According to statistics from the European Union (EU), the gender pay gap remains a problem. The EU Commission, the executive branch of the European Union, promised to eliminate the pay gap with the Equal Pay for Equal Work or Work of Equal Value directive proposal, also called the draft directive.
The Draft Directive
In March, the EU Commission published the draft directive seeking “to strengthen the application of the principle of equal pay for equal work or work of equal value between men and women through pay transparency and enforcement mechanisms.” Employers with operations in the EU should seriously consider this draft legislation and whether a gender pay gap could exist within their own organization. If so, employers should prepare and implement a plan to eliminate it now.
Equality of Pay and the EU
The principle of pay equality between men and women is not new to the EU. In 1957, when the European Economic Community was formed by Belgium, Italy, France, West Germany, Luxembourg and the Netherlands, Article 119 of the Treaty of Rome signed by those founders expressly required the implementation of the principle of equal pay for equal work.
After 64 years, several judicial cases and other pieces of legislation, the European Parliament called for more action since statistical data show that the equal pay objective has not yet been reached. In 2019, a process was started that included consultation with stakeholders and the public and resulted in the draft put forward by the EU Commission.
5 Percent Threshold and Joint Pay Assessment
The draft directive purports to apply to all employers, although a few measures have been limited to employers with at least 250 employees.
This is the case with the joint pay assessment, which is a procedure that employers with at least a 5 percent difference in average pay need to go through with workers’ representatives, labor inspectorates and equality bodies to analyze the gap and ultimately remedy it.
Reporting various statistical data about pay gaps between female and male employees is another obligation limited to employers with at least 250 employees. Such data should be published on a website or otherwise made publicly available. The express purpose of making pay gap data publicly available is to make the data accessible by employees, unions, labor inspectorates and equality bodies and to allow comparisons between employers, business sectors and regions. Since various EU member states have already mandated reporting obligations, the draft directive will help harmonize the laws.
Reporting is not the only transparency obligation envisaged by the draft directive. In fact, according to the directive, employers should inform job applicants about a job’s initial pay level or range, based on objective, gender-neutral criteria. Prospective employers may not, however, query applicants about their pay history.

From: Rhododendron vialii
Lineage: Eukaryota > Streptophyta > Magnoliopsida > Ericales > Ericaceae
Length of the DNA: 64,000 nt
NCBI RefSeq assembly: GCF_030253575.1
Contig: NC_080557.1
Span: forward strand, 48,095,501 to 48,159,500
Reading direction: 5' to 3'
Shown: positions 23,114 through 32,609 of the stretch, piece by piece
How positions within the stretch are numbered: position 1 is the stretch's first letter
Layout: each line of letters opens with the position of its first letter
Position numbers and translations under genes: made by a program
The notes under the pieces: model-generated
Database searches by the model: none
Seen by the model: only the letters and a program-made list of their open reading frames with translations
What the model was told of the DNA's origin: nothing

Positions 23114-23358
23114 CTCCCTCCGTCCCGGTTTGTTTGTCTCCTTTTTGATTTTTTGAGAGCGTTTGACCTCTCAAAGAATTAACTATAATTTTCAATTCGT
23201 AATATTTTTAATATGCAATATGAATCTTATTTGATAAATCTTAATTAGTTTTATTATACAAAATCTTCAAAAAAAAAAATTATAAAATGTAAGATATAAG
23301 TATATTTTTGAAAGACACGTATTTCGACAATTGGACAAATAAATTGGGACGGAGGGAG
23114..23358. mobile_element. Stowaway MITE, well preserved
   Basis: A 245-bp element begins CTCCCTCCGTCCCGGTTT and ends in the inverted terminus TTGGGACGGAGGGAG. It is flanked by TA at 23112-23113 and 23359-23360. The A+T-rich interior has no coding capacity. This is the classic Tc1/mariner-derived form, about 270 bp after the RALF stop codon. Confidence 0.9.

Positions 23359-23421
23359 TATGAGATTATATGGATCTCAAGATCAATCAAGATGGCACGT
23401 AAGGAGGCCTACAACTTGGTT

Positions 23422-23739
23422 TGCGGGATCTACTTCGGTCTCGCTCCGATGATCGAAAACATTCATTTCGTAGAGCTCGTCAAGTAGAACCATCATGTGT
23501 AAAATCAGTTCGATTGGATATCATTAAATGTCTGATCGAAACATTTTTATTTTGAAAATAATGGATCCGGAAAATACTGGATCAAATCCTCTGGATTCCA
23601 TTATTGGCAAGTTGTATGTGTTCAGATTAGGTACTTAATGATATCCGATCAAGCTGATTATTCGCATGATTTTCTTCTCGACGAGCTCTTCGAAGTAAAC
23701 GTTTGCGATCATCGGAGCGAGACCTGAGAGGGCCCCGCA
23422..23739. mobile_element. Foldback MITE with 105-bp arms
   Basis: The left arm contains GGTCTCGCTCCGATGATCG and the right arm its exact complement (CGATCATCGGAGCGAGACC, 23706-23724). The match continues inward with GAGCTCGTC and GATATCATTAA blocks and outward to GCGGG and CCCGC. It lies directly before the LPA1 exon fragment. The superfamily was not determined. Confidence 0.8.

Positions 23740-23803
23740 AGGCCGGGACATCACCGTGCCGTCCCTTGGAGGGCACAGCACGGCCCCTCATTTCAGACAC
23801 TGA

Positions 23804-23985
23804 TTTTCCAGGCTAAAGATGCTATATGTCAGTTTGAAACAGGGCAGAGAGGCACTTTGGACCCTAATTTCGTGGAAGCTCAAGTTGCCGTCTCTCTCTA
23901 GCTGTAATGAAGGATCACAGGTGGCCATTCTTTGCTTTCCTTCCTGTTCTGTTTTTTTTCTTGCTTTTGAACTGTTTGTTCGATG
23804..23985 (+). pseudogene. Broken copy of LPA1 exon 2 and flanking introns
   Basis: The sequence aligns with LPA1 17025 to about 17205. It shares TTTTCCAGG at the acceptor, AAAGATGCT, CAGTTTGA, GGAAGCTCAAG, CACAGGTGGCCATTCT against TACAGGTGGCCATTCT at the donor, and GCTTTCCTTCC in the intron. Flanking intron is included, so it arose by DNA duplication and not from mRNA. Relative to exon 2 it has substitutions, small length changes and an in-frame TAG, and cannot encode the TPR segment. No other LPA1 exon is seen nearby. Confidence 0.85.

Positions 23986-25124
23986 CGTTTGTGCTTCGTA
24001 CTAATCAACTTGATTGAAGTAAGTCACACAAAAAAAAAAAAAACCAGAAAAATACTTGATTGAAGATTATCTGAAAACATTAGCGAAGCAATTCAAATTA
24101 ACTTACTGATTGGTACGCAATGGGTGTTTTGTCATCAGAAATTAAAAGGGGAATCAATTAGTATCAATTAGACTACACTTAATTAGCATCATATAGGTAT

Once recruited, employees are entitled to easily accessible information about criteria used to determine pay levels and career progression, and the criteria must be gender neutral. Employees are also entitled to receive information about average pay levels, broken down by sex and job categories, to assess their individual pay and possible gaps. Employers may object to these requirements due to the risk that, despite employees’ confidentiality obligations, information is leaked to competitors.
Remedies and Sanctions
The draft directive calls for EU member states to ensure that individual employees may enforce their equal pay rights in courts, to be fully restored and put in the same position they would have been had there been no discrimination. Moreover, depending on the judicial procedures of each EU member state, equality bodies and workers’ representatives should also be able to engage in judicial actions, either on behalf of or supporting claimant employees. Courts would also have the power to order an employer to take the structural or organizational measures necessary to comply with the principle of equal pay.
Finally, the draft directive mandates member states to adopt penalties for noncompliance, including fines, the revocation of public benefits and funds, or exclusion from public procurements.
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Why Should a Draft Directive Draw Attention?
The draft directive is only a proposal and not yet adopted. In order to be adopted, it requires the favorable vote of the EU constitutional bodies—the EU Parliament and the Council of the European Union. After its adoption, member states will have a couple of years to implement it.
But HR leaders would be well-advised to focus their attention on the draft directive without delay. Once enforceable provisions of the law are enacted, there won’t be grace periods. Moreover, those businesses that find themselves with a major gender pay gap need to use the time between now and the enactment of enforceable provisions to implement a gradual and sustainable change.
Finally, in light of the long and articulated preparation phase that led to this proposal, relying on the directive’s failure would not be a winning bet. But even if the directive does fail, employers that eliminate discriminatory pay gaps earn the rewards of a strong reputation and attractiveness to prospective employees.
Uberto Percivalle, a long-time SHRM member, is an attorney with Baker McKenzie in Milan. He can be reached at firstname.lastname@example.org.